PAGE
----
Equality is often on my mind, but it’s particularly salient today. I just left an event with Ruth Bader Ginsberg and it’s Women’s Equality Day. Ginsberg was at my university, receiving an honorary degree, just days after announcing that she completed another round of treatment for cancer. It was a moving presentation, and I was honored to be in the same room with her (it was a big room, an arena, so it wasn’t like I was even close enough to shake her hand, but it was still great). If the audience were allowed to ask questions, and I had more courage than I have, there’s something that’s been gnawing at me lately. It would have been nice to know what she thought. Instead, I’ll just ruminate and use this thing like I have so many times, as a hybrid diary sounding board that doesn’t talk back to me.
Notre Dame burned yesterday. It’s a beautiful place, that I’ve only seen from the outside, but even if you’ve only seen pictures its beauty is impressive. The President of the United States responded with a tweet. A mind-numbingly dumb tweet.
In contrast, Pete Buttigieg (the democrat running for president) issued a statement in French (one of EIGHT languages he speaks: English, Norwegian, Spanish, Italian, Maltese, Arabic, Dari, and French).
The past week has been an interesting time in US politics. Attorney General William Barr was given what I assume to be the final report from Robert Mueller’s investigation of the 2016 election. Barr wrote and released a four-page summary of the report, indicating that Mueller did not establish that members of the campaign conspired or coordinated with the Russian government in its election interference activities. The memo also indicates that the question of obstruction of justice was considered and investigated, but explicitly decided against making a prosecutorial judgement. In the absence of that, the Attorney General made the decision that there was no obstruction of justice. The Trump team ran with this as a win, and has now started a full-throated attack on the media.
I know Josiah (“Jed”) Bartlet is a fictional character, but that doesn’t mean it’s a bad idea to use him as a role model, as an ideal version of what we could have. I am a Bartlet Democrat (not to be confused with anybody who idolizes the real Josiah Bartlett, with three t’s in his last name — a member of the New Hampshire delegation to the Congressional Congress and signer of the Declaration of Independence). In the same way that kids use superheros as role models, I think it’s healthy to imagine what Barlet would do under real-life situations. Of course, this isn’t always possible and the situations we (or a president) encounter will be vastly different from those Bartlet would have faced. And, of course, this is all up for interpretation because nobody (except maybe the writers of the show) would know for sure what Bartlet would do. But there are some scenarios that are easier to imagine than others. His reaction to President Trump’s tweets fall into that category. Let’s play.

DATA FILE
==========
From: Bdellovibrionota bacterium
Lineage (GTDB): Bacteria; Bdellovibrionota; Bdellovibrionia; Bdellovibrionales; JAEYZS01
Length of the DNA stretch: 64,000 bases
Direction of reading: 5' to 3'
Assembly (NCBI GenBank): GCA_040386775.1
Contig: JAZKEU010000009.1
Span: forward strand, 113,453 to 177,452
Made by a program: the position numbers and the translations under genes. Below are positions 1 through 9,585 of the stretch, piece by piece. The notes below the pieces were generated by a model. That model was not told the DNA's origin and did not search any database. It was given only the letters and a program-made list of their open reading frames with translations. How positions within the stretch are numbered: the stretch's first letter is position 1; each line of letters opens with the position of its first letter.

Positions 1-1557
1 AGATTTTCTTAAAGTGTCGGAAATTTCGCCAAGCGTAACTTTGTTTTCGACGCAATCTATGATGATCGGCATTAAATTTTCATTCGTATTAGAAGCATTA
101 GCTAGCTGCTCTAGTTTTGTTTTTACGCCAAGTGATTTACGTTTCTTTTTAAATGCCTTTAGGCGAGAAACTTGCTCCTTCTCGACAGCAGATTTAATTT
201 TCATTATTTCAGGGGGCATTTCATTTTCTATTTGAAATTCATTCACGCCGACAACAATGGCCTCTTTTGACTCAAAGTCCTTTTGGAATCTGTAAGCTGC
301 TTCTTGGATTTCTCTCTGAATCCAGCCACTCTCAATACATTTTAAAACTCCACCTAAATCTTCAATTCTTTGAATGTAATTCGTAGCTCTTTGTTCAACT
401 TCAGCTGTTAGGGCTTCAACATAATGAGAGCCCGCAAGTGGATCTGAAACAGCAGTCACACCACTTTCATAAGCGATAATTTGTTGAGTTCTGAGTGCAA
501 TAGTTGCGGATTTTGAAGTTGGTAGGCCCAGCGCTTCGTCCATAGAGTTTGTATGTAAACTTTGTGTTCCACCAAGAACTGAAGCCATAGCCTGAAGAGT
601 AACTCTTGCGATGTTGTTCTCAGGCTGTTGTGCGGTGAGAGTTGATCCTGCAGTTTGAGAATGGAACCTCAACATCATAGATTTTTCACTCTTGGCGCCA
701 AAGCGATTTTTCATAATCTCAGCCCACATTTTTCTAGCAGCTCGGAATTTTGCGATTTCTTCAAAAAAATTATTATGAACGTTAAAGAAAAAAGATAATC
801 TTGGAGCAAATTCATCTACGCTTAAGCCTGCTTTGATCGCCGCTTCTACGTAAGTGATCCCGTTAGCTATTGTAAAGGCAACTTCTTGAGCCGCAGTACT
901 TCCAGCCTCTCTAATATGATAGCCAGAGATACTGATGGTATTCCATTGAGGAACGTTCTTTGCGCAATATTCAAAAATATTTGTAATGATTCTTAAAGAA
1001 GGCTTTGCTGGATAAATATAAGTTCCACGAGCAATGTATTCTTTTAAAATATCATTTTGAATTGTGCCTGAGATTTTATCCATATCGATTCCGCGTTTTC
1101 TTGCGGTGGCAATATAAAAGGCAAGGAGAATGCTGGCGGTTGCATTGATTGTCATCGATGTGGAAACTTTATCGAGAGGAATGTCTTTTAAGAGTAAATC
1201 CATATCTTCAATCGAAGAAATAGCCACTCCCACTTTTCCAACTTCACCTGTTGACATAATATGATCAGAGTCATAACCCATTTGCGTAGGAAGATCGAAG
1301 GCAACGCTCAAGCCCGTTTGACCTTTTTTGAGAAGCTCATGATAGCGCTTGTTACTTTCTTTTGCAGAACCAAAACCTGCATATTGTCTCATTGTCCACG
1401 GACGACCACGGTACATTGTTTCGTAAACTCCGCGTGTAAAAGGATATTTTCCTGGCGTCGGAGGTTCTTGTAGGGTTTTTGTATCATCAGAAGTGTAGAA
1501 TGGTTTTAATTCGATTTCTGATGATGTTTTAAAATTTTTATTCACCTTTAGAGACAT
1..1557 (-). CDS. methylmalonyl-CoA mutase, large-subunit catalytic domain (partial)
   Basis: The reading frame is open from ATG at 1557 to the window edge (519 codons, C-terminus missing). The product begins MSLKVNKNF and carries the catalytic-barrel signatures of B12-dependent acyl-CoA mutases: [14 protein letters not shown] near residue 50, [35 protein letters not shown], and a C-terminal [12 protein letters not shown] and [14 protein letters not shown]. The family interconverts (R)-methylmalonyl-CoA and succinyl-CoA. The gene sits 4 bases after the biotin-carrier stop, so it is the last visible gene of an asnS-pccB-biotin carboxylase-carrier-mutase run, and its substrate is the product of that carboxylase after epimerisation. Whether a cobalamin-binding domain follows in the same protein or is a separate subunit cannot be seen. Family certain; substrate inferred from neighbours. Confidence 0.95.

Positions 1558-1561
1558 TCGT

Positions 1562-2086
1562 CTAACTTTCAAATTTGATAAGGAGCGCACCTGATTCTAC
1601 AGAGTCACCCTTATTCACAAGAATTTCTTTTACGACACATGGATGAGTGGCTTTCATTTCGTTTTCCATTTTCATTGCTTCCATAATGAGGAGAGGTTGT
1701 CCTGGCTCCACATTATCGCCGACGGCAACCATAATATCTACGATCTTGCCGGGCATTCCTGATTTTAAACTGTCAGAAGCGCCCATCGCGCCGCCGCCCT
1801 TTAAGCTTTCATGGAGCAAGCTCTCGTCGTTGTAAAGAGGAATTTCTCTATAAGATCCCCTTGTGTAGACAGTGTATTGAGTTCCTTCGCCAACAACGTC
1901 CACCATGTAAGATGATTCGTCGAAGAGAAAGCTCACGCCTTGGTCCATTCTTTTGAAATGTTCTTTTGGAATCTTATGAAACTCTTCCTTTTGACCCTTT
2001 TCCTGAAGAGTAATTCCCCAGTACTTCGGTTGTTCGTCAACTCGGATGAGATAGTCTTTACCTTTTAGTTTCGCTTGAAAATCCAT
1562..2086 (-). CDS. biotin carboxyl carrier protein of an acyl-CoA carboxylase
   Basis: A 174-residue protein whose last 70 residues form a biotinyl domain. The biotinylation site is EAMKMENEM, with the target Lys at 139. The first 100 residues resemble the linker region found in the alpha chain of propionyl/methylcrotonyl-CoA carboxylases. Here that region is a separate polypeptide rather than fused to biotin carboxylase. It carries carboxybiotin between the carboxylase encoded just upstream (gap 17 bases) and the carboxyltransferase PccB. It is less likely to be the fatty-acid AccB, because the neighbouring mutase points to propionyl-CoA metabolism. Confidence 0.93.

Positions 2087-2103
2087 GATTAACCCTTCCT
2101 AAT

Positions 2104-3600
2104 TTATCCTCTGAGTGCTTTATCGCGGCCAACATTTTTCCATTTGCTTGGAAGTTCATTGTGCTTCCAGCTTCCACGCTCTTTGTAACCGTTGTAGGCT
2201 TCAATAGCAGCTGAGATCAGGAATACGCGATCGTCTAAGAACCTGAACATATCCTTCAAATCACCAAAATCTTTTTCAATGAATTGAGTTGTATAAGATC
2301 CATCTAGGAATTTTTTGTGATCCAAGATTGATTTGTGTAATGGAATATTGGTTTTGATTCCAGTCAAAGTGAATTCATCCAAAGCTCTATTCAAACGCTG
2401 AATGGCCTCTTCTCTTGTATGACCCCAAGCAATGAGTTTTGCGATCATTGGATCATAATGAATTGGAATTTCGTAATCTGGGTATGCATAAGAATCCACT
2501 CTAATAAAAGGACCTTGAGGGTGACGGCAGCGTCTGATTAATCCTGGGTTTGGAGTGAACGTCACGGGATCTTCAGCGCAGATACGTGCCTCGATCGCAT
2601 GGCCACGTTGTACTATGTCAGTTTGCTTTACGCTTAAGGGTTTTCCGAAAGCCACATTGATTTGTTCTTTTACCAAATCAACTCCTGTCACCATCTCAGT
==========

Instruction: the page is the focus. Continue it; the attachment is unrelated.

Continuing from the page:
I got a new car a few months ago and it came with a subscription to Sirius XM. I had never had it before, except in a rental, and never appreciated it. Now I have it, and it’s fueling my news addiction. That only matters because it’s directly responsible for me writing something this morning, for the first time this month. A former Congresswoman, a republican, was on CNN. I was listening in the car, and didn’t recognize her voice, nor was I listening when they introduced her and told us who she was. Without the chyron below, showing her name, the piece ended and I was left not knowing who she was. She was asked about the difficulty being a republican in Congress in the time of Trump. She spoke, more frankly than most republicans do these days, about the clear evidence that there was bad behavior by the Trump campaign. She said something like, “honestly, we have to be concerned about the people surrounding the President who were involved with the Russians.” But, in the end, she drew the line and differentiated between what the President (then candidate) knew and did. It’s a funny line to draw, and leaves me with some competing narratives: dueling perspectives…which in my head quickly pivoted to Climate Change. Follow me for the ride.